c. 2008 Religion News Service
Muslim worker files complaint over handling alcohol
LONDON (RNS) A Muslim worker has launched legal action against Britain’s largest supermarket chain because his warehouse job required him to lift cartons of alcoholic drinks, which he said violates his religious beliefs.
Muhammed Ahmed told an employment tribunal in Birmingham, England, that he was treated unfairly when his employers at Tesco put him to work loading alcoholic beverages on fork-lift trucks last Christmas.
“It’s against our religion, that we are not allowed to handle alcohol,” Ahmed testified. “I was asking for my rights.”
In Britain, he added, “there’s equal opportunities that should protect me and my beliefs.”
“I am not saying I am a perfect person,” the 32-year-old worker insisted, “but there was a conflict with my beliefs.”
The dispute mirrors similar fights in the United States, where Muslim cashiers at Target objected to handling pork products (which Islam deems unclean) and taxi drivers at Minneapolis-St. Paul International Airport refused to accept passengers returning from trips with alcohol.
Tesco lawyers claimed that Ahmed was told at the start of his employment that he would be handling alcohol as a routine part of the job, and that it insisted that its managers “are trained to be culturally sensitive.”
The supermarket said in a statement that it has an “open-door policy” for such issues because “everyone is welcome to work” at Tesco.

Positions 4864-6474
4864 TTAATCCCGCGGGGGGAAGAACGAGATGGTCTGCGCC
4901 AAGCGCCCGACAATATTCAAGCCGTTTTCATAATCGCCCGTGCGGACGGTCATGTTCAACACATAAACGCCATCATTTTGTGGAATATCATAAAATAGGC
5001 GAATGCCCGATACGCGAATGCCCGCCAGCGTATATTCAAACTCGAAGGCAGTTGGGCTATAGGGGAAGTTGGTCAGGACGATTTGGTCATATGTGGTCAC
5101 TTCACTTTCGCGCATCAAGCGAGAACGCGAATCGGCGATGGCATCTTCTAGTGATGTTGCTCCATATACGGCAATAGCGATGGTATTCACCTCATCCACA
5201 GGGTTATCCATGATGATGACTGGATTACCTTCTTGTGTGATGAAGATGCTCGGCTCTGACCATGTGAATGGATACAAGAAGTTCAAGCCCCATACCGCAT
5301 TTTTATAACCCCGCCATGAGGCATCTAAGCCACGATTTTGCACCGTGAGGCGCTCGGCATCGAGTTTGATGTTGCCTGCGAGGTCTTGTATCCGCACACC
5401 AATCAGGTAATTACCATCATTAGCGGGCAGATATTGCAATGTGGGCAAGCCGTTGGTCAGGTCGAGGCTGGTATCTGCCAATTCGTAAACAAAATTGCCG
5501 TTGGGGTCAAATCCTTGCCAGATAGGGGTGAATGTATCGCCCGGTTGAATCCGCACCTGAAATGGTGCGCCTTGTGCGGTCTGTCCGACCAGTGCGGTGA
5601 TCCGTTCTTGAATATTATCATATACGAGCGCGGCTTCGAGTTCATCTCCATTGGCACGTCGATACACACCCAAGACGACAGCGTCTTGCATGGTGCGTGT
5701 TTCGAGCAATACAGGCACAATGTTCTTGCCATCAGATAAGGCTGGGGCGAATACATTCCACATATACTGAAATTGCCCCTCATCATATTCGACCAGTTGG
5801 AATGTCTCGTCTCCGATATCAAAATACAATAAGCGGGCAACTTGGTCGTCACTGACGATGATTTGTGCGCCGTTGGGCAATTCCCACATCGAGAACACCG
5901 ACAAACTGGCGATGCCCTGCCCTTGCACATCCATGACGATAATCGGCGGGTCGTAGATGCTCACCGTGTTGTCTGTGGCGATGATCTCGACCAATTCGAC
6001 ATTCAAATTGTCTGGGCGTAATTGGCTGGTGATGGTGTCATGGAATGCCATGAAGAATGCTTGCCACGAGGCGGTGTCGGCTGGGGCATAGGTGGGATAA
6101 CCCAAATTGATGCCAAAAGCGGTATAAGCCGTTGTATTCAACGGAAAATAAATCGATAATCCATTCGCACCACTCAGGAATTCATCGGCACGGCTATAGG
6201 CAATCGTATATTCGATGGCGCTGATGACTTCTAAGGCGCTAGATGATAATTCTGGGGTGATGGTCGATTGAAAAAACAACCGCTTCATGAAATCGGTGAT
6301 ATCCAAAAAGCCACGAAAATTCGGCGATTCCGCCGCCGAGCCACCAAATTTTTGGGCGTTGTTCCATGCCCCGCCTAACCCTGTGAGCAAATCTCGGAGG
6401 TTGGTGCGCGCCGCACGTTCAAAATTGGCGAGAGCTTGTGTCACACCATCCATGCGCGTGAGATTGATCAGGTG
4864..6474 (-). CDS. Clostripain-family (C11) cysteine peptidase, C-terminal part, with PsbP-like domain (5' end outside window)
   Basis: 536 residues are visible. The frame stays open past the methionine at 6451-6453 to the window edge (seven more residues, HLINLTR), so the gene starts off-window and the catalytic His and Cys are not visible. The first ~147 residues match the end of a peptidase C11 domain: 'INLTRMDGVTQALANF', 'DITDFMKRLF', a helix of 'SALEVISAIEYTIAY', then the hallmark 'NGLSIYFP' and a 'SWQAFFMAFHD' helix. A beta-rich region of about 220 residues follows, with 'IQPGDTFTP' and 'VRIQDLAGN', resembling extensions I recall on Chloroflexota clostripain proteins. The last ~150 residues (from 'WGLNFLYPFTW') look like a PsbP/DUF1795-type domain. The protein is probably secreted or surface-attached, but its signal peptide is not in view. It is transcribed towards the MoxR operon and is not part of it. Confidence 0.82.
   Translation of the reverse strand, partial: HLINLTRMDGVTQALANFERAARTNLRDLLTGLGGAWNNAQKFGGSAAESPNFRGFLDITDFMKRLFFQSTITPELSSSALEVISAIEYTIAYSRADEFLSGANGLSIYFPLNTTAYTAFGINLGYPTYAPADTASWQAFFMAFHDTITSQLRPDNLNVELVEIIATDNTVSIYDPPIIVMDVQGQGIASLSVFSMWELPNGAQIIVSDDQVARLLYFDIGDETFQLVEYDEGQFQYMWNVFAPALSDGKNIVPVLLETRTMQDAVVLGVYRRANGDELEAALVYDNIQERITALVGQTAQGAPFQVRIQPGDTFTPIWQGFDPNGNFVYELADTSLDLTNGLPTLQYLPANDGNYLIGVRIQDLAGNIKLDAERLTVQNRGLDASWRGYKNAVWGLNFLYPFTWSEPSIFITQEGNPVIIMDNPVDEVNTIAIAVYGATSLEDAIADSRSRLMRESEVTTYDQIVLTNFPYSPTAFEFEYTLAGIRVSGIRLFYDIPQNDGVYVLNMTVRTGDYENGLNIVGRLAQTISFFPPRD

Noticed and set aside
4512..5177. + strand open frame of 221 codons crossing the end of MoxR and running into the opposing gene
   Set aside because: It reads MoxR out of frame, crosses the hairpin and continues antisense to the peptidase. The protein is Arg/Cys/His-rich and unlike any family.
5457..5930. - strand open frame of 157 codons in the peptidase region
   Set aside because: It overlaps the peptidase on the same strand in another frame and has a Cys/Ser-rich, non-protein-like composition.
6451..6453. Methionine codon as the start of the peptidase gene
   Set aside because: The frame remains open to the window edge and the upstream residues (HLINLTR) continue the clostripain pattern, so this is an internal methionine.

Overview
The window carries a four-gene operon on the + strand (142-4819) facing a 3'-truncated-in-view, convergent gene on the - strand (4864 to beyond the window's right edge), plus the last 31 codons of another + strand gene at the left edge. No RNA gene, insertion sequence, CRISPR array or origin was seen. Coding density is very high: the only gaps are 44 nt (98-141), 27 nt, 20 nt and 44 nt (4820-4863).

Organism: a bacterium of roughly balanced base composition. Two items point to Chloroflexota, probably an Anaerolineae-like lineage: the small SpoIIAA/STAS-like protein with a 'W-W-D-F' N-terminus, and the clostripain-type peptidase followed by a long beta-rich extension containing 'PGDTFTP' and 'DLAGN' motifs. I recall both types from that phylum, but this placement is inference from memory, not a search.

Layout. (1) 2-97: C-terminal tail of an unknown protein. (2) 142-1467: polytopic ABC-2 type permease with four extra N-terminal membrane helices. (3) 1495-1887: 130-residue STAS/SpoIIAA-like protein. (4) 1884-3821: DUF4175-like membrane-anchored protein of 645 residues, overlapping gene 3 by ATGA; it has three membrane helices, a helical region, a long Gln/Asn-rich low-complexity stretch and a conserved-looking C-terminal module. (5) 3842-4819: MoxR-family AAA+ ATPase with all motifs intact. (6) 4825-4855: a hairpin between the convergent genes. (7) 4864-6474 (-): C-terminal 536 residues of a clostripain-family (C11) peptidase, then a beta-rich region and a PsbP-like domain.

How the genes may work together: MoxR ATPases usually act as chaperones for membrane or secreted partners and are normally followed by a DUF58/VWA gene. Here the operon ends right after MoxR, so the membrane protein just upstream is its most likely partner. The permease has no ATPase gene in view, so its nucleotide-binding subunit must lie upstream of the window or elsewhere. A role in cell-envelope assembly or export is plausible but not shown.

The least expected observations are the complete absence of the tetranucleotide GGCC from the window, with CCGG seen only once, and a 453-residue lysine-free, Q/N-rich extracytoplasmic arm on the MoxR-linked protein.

_ Al Webb
CAIR asks IRS to investigate `Obsession’ videos
WASHINGTON (RNS) The Council on American-Islamic Relations (CAIR) has urged the IRS to investigate the distribution of more than 20 million “anti-Muslim” DVDs to see if the distributor, the Clarion Fund, has violated its tax-exempt status.
The producers of the film, “Obsession: Radical Islam’s War Against the West,” say it will “change the way you look at the world.” It was delivered to homes as a newspaper insert.
“Independent observers have suggested that the distribution of the DVD was an obvious attempt by the Clarion Fund to participate in campaign activities and intervene in the 2008 presidential election,” CAIR said.
The film was distributed after the Labor Day start of the election season, and 95 percent of the papers that carried the DVD were in swing states. CAIR has asked the IRS to strip the Clarion Fund of its tax-exempt status if it finds evidence of wrongdoing.
“A non-profit group’s tax-exempt status should not be misused to promote political candidates or to influence the outcome of an election,” said Nihad Awad, CAIR executive director.
An IRS official declined to comment about the investigation because of privacy obligations.
An investigative report from the St. Petersburg Times tied the Clarion Fund to the Israel-based group Aish HaTorah. The report claimed that the Clarion Fund’s address was the same as that of the fundraising arm of Aish HaTorah. The group that produced the film, HonestReporting, had the same address on its 2006 tax return.
Aish HaTorah has also posted a link to the controversial film on its Web site.
_ Ashley Gipson
Quote of the Day: New Jersey Turnpike Authority spokesman Joe Orlando
(RNS) “Given the symbolism of the number, and the fact that it is obviously done in the middle of nowhere, I can safely say that I’m not eager to meet the rocket scientist doing it.”
_ Joe Orlando, spokesman for the New Jersey Turnpike Authority, commenting on the repeated theft of the 66.6 mile marker along the New Jersey Turnpike. He was quoted by The Associated Press (Oct. 1).
KRE/LF END RNS